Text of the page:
Navigating Upside-Down Financial Markets: Morgan Stanley’s Expert Insights for Investors

With the readjustment of the Nasdaq 100 and the expiration of options valued at around $2 trillion behind us, the market now focuses on a multitude of earnings releases and rate decisions from the Federal Reserve, European Central Bank, and Bank of Japan before heading into the quiet summer period.

Morgan Stanley has regularly expressed its surprise at the resilience of this year’s stock market, which has achieved an 18% increase in the S&P 500 SPX, +0.03% and a 34% rise in the Nasdaq Composite COMP, -0.22%.

Chief Cross-Asset Strategist Andrew Sheets notes that forward earnings estimates for both global equities as represented by the MSCI All-Country World Index, and the U.S. with the S&P 500 as an indicator, have remained stagnant this year. This indicates that valuation increases have driven the entire market gains. Over the past 25 years, he highlights that there have only been two occurrences of stronger multiple growth – in 2009 and 2020 – both characterized by severe recession and significant monetary easing, thus supporting the argument for elevated valuations ahead of an eventual recovery.

Furthermore, Sheets refers to 1998 and 2019, when multiples increased despite a shrinking Fed balance sheet and dropping earnings per share. Interestingly, core inflation during these times hovered around 2%. He points out that, “Coincidentally, both 1998 and 2019 experienced underwhelming market performances during August-September, followed by multiple Fed rate cuts in the latter half of the years.”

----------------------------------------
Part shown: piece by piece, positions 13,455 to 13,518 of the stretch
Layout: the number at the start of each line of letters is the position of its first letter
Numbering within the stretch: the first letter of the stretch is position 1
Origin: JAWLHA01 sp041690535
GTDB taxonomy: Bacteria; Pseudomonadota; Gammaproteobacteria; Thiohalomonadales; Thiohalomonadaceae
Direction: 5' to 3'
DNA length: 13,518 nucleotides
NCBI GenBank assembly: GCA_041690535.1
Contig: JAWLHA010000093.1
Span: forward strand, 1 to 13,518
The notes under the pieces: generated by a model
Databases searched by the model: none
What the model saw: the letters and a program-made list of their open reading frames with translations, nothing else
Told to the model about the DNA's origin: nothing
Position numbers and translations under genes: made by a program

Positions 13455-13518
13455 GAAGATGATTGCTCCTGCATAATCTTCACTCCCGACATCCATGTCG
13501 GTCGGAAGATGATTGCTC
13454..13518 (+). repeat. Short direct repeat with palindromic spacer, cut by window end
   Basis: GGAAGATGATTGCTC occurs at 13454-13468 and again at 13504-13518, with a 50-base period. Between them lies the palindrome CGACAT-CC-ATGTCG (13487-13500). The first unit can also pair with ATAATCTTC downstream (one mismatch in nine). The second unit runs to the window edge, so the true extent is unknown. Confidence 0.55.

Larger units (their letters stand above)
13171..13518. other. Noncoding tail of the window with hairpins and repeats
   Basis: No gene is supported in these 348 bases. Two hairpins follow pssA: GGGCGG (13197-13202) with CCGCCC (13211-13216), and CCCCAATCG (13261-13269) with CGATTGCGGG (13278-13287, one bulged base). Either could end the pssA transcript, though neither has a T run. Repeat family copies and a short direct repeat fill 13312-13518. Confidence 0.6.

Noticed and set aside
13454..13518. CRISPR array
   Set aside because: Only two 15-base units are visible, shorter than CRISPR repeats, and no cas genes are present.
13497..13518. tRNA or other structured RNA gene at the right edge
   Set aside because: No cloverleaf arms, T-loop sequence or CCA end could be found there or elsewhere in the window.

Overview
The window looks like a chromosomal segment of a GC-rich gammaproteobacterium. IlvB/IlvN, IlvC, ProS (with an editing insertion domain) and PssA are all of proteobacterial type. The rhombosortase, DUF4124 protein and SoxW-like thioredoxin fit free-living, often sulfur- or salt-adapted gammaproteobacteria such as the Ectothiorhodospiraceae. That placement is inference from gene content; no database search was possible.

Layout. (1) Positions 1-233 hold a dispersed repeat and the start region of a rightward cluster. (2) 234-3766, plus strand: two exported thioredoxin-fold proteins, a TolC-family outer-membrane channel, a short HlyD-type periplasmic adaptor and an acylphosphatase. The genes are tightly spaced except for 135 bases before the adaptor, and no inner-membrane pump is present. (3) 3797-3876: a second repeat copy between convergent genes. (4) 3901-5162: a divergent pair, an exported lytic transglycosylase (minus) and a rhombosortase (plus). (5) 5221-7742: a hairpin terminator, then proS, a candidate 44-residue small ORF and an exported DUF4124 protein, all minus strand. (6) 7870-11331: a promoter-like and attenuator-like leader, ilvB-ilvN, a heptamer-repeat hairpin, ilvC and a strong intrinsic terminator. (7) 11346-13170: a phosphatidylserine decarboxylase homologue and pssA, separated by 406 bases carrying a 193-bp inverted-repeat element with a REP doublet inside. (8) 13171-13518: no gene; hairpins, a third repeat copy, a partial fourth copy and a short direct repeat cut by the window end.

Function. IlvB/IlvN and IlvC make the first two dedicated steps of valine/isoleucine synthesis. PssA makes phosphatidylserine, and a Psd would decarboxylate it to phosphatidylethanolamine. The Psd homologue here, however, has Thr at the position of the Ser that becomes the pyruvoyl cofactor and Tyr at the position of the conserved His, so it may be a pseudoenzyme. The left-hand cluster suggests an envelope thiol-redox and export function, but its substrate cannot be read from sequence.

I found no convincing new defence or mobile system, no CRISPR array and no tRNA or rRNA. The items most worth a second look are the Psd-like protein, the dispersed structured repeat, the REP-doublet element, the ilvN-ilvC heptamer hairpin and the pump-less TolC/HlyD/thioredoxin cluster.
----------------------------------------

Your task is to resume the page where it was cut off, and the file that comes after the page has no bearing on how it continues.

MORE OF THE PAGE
Sheets also emphasizes that unusual developments are happening within the capital structure, where higher returns on senior debt arrangements are observed compared to more junior exposures, resulting in an atypical inversion.

As an example, he cites the yield on investment-grade corporate bonds at 5.4%, which surpasses the forward earnings yield for the Russell 1000, recorded at 4.8%. In the last two decades, this discrepancy has only been more pronounced 2% of the time. Similarly, the yield on U.S. investment-grade real estate investment trusts comes in at 5.8%, exceeding the average U.S. commercial real estate cap rate, or the underlying real estate yield, of 5.4%. Additionally, the gap between the yield on a collateralized loan obligation’s collateral and its weighted cost of liabilities is at the 7th percentile within the past ten years for both the U.S. and Europe.

Sheets acknowledges that there are varying explanations behind these unusual inversions, and it is reasonable for debt to be pricier than its underlying asset amid strong growth. However, he adds, “This compression, and even a flip, in the capital structure implies that growth expectations have shifted considerably since the beginning of the year. In scenarios where growth remains solid or slows down, we think that debt generally offers a better risk/reward balance, especially when this capital structure inversion increasingly drives economic incentives to de-leverage.”

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